The Herald:

But he said action was taken after he had "gone to the Herald and "amplified all that" meaning that "people in this club were tied up responding to that".

"If you criticise the club, you have to back your criticisms with evidence," he said.

Renfrewshire Council initially applied for a £2.65m grant for what was titled the "St Mirren Regeneration and Well-being Masterplan" through the Scottish Government's Regeneration Capital Grant Fund in June, last year.

The proposal documents stated the project was due to start on April 3, this year and finish on March 3, 2025.

Project details put to the Scottish Government confirm that Kibble produced a business plan for the well-being centre on the derelict site which would support vulnerable young people and "provides evidence" that it is "financially viable".

Mr Wardrop, who is an SMCF trustee and a retired financial advisor, says the application was not disclosed to other SMISA club board directors and no prior agreement was secured before the funding application was initially and it was only discovered in September, when a second stage submission was made.

The Herald:

Happier times:  The St Mirren Championship-winning board. They are from left to right David Nicol, Gordon Scott (chairman), Mr Wardrop,  Chris Stewart and Tony Fitzpatrick,

Plot drawings submitted as part of the application to Scottish Government confirm that the land earmarked was owned by St Mirren.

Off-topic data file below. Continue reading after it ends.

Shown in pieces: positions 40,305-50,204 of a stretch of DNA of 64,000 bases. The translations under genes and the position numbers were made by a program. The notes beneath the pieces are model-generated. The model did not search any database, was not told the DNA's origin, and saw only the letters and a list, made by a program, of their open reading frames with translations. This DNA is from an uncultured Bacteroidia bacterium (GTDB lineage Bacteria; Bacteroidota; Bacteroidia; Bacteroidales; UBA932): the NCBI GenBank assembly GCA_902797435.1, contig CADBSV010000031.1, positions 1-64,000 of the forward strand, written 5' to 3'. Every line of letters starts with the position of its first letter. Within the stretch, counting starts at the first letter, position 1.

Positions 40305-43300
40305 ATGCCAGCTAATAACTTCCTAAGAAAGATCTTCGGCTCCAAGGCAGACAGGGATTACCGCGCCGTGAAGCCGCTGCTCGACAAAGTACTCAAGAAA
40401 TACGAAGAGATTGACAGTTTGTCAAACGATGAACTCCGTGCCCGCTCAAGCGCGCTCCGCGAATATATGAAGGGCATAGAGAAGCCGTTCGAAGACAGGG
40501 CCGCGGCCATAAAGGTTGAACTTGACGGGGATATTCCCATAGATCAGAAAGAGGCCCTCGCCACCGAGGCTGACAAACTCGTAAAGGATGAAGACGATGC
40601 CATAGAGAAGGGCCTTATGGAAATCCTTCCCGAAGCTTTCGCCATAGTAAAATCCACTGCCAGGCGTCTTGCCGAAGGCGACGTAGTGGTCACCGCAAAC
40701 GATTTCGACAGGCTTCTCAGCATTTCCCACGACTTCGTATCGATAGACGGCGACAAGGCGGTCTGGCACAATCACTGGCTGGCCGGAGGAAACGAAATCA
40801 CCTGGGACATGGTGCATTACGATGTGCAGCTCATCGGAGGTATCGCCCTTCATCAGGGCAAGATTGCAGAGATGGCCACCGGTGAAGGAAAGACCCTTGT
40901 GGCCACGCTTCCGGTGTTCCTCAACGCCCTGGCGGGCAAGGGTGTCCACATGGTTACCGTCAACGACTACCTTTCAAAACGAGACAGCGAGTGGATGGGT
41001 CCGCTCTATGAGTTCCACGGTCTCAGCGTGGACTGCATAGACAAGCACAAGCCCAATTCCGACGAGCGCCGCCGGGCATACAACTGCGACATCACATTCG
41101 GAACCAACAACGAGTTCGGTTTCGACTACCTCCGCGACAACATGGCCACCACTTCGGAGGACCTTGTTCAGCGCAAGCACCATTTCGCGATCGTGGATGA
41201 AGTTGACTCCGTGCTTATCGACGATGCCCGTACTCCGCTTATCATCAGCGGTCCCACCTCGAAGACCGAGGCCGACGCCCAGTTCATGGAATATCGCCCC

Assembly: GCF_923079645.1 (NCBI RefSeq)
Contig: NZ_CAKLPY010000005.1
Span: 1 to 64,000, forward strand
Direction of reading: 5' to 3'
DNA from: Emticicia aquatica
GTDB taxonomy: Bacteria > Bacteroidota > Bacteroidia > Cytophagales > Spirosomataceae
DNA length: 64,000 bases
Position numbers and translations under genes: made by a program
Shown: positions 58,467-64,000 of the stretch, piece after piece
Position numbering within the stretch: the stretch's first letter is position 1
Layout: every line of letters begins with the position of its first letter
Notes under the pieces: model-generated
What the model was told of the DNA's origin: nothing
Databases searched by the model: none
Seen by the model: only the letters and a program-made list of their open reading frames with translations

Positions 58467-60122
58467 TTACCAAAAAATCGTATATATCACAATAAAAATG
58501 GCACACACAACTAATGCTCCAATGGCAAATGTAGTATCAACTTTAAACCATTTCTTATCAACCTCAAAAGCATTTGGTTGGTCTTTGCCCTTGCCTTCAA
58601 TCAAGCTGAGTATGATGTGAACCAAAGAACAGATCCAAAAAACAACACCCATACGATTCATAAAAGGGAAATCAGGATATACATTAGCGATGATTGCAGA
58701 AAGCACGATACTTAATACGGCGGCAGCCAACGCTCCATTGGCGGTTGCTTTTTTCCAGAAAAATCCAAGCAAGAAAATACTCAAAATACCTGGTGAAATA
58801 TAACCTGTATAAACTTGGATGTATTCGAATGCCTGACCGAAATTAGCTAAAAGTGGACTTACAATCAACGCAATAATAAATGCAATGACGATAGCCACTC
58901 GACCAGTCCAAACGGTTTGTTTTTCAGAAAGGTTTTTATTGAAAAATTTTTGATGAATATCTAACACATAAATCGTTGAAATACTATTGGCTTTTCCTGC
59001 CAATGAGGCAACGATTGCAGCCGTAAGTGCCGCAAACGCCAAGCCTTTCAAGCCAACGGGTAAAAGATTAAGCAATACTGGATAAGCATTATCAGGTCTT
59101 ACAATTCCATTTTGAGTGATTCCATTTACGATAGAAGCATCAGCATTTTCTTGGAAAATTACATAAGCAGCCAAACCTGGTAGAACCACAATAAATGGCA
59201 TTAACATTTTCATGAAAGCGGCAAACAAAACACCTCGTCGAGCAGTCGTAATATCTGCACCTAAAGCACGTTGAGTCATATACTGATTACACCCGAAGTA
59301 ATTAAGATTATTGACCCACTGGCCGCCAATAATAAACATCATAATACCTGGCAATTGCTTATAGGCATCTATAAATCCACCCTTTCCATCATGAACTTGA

According to the grant application submitted in September, the sale of the land "has been agreed" and that the land ownership would transfer on January 2023.

According to submissions to the Scottish Government, the project aimed to develop 10 acres of land - the equivalent of around five football pitches - and create a well-being centre "which will support inclusive growth in the Ferguslie Park area of Paisley, an area consistently ranked in the top 10 most deprived... data zones in Scotland".

The St Mirren board confirmed that neither the club or the charitable foundation had been engaged prior to the submission "as this was very early stages of the process".

They insisted they had not been expected to offer its land as part of the project.

They said any sale or transfer of its land "would require to be subject to a robust process" including being professionally valued, recommended by a majority of the directors and approved by club shareholders as part of a legal agreement.

A spokesman for Kibble said: “As we now have stated repeatedly, the map which sparked this entire, unfortunate and unnecessary episode was not produced by us. The shaded area which purported to show the proposed location next to the stadium was simply not our doing.

The Herald:

Part of the 'St Mirren' regeneration plan

“Instead, we envisaged building a much-needed facility to help vulnerable children on one of the many vacant sites in the Ferguslie area.

“As was made clear repeatedly by SMiSA directors at the meeting, Kibble has played a significant role in strengthening the finances and operations at St Mirren FC and looks forward to this relationship continuing for many years to come.”